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Aaaaarghhh... this kid is driving me up the wall!!

(33 Posts)
ScatCatShoo Mon 30-May-11 00:11:50

OK, I know I am probably overreacting, and unreasonable, but this kid is driving me bats, and I need to vent. I have namechanged, because I don't want my personal details to attach to this post, iyswim?

My 3 yo DD has swimming lessons in a beautiful pool, with nice instructors and poolside parents. But there is this almost 4 yo boy in her class who is completely out of control. By which I mean, running around the poolside, including close to the deep end, splashing the instructor and in particular, my DD (she is the only girl, and the youngest), not waiting for his turn and pushing in front of my DD, never listens to the teacher... and today, I saw him push my DD into the water from the edge. Luckily the teacher was standing close by, and grabbed her. My DD is luckily, a very laid back kid, and never retaliates, and she also knows her limits... and we've been very careful to explain to her what acceptable behaviour is.

All us parents are usually sat by the poolside, and his mum always laughs, and talks about her hyperactive DS... never once has she just said, now stop that, or that's not nice to him (other parents have told off their misbehaving kids, as have I once, when DD was being naughty). His mum's told us about how he has been kicked out of has been taken out of preschool, and no one understands him, and how she's had to defend him etc etc... he does all sorts of other lessons to, and apparently is hyperactive there as well. She seems like a nice woman, but she also spends her time just sitting with her phone, texting or something, and has never once said anything to her son when he's basically disrupting the lesson.

Its annoying to have to stand there and not be able to say anything... as far as I can see, a sharp scold to the kid would probably do wonders... but the teacher is very young and incredibly patient, I would have snapped by now, and the whole lesson is getting to be about trying to keep this one kid in order.

I am really beginning to resent it, and getting more and more crabby that I am paying for these lessons in a nice place, with a lovely teacher but they're being completely disrupted by this little terror. As there are only usually 4 - 5 kids in the half hour session, the parents have sort of got to know each other. I feel terrible that I am being so resentful of one of them, and I know a couple of the other mums are feeling the same way about this boy, and I can only imagine what that poor teacher must be feeling!!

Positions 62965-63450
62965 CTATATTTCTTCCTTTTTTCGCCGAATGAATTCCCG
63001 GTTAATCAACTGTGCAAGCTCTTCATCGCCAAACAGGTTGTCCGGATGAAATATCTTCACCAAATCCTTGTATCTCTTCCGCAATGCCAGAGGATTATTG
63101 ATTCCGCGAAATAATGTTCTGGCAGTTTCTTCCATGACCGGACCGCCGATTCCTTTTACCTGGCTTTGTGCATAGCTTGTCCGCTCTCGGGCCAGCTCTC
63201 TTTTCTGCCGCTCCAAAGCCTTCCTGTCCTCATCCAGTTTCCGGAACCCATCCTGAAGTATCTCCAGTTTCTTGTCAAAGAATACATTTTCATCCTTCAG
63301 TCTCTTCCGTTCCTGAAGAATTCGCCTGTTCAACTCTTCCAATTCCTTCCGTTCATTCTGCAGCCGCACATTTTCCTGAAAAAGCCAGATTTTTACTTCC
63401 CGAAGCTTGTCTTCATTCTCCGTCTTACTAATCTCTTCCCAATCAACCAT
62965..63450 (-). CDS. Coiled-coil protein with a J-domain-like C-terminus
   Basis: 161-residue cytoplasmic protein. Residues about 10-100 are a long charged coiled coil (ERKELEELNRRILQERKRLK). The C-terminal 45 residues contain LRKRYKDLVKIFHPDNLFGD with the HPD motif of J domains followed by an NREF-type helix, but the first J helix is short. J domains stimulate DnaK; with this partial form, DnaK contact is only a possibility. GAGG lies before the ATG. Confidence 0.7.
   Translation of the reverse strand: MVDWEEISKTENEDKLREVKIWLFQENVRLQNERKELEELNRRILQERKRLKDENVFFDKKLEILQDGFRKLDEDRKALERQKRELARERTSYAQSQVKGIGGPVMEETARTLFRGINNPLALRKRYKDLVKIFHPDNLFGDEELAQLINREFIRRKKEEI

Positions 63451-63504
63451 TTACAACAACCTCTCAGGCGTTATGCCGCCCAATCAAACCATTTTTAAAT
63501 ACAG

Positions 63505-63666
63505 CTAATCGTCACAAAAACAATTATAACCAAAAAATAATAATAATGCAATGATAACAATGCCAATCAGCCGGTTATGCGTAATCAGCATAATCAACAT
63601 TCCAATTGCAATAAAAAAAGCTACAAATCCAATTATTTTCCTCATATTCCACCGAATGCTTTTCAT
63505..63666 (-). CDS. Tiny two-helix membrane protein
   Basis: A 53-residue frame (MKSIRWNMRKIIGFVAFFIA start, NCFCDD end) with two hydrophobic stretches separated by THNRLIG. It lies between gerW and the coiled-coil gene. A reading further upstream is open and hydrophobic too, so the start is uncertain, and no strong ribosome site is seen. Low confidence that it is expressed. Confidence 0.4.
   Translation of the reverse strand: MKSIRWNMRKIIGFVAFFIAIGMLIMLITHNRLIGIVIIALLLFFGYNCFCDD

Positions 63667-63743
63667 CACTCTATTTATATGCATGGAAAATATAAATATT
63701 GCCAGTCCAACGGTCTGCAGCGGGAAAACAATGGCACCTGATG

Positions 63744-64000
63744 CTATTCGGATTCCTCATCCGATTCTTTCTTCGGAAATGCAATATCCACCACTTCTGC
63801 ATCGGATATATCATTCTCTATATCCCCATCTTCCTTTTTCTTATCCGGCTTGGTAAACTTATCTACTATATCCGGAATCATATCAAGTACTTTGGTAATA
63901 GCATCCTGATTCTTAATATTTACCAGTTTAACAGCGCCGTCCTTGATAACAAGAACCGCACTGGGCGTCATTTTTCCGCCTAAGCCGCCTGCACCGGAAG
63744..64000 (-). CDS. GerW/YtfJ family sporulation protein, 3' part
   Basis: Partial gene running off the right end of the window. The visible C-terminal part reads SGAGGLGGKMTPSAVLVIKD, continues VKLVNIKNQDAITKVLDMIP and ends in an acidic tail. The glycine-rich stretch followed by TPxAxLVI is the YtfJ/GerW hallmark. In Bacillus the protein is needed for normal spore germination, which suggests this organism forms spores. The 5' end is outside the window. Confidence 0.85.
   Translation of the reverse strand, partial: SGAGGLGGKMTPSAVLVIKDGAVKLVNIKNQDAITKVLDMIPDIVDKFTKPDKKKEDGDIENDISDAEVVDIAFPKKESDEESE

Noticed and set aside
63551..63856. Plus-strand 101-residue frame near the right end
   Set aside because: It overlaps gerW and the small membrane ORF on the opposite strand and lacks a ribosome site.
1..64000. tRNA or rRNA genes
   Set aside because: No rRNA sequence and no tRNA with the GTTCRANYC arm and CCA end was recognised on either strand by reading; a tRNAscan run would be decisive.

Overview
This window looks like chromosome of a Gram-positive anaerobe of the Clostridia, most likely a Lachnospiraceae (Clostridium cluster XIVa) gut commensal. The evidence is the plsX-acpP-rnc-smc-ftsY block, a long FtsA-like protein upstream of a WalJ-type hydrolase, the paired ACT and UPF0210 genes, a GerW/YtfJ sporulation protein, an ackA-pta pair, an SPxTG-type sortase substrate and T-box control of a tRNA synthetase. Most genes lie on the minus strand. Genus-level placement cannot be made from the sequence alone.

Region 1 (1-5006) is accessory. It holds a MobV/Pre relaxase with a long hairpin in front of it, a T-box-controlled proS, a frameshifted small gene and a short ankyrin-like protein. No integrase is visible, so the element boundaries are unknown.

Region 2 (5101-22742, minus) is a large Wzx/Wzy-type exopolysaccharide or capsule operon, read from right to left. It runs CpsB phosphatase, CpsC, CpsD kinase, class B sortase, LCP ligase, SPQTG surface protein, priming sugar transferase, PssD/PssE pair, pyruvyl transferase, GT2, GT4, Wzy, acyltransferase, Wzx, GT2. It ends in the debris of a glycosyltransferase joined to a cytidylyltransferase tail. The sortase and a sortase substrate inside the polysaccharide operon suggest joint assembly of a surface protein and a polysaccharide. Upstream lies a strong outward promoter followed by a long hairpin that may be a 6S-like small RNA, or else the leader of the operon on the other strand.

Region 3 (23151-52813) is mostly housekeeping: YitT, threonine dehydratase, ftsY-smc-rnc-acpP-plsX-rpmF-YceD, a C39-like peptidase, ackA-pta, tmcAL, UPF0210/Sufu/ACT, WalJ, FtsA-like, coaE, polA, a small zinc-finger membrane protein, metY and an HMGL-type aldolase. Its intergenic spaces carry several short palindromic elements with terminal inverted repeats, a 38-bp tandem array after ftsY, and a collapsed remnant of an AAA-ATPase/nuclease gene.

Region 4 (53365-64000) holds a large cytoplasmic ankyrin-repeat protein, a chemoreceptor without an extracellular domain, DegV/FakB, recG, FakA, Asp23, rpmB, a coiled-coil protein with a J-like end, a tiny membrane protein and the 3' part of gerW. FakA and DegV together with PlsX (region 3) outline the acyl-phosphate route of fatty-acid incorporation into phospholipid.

I have no idea what to say or do in the circumstances, and really needed a rant, so thanks for listening, and feel free to call me U, but I am really annoyed and angry about it.

LordOfTheFlies Mon 30-May-11 00:19:10

I think you need to say something to the teacher after the class because there is a real safety issue here.
Although if it was my child I would want someone to say to me so that I didn't feel I was being tattle -tailed.
But you have to do something as safety is paramount.
Is there someone more senior over-seeing?Could you ask them?

MrsTerryPratchett Mon 30-May-11 00:26:56

It's not actually the kid driving you up the wall, rather the parent grin. I think, since it's a safety issue (pushing your DD in) you can in good conscience raise it with the teacher/manager.

BuntyPenfold Mon 30-May-11 00:28:04

Of course say something! Most swimming teachers are very strict, for a good reason.

ScatCatShoo Mon 30-May-11 00:28:19

LordOfTheFlies, I am afraid I might just have to do that, and yes, it will make me feel like a tattler. I have, very subtly, tried to raise the issue with the mum. For example, last week when I saw him pushing in front of my DD, I said something along the lines of 'OH, look at my DD, she is waiting her turn'... the mum just laughed and said, my DS is always impatient, and he has to do everything straightaway. I think pretty much every other parent there got what I was trying to say.

There are only 4 or 5 lessons left, and then the kids go into the next level. I wonder if its worth me muddying the waters (no pun, really smile) now, and just changing DDs class next.

DH is saying that DD should learn to stand up for herself, and splash the boy back, but I don't agree, especially as it will make the instructor's job that much difficult. I would much prefer the mum to go up to the kid and just say, look, stop that now, or we're going home (like I would do with my DD)

Unfortunately there is no one senior on the spot, as its a collection of classes, and the only other people on site are parents and lifeguards (one of who was very put out when she saw this kid running along the poolside today) But no one can really say anything to him, as his mother is there too, and I imagine they wouldn't want the confrontation.

BuntyPenfold Mon 30-May-11 00:30:50

Why wouldn't the lifeguard say something?
Ours have blown their whistle before you can blink.

ScatCatShoo Mon 30-May-11 00:31:33

MrsTerryPratchett, smile equal parts, I think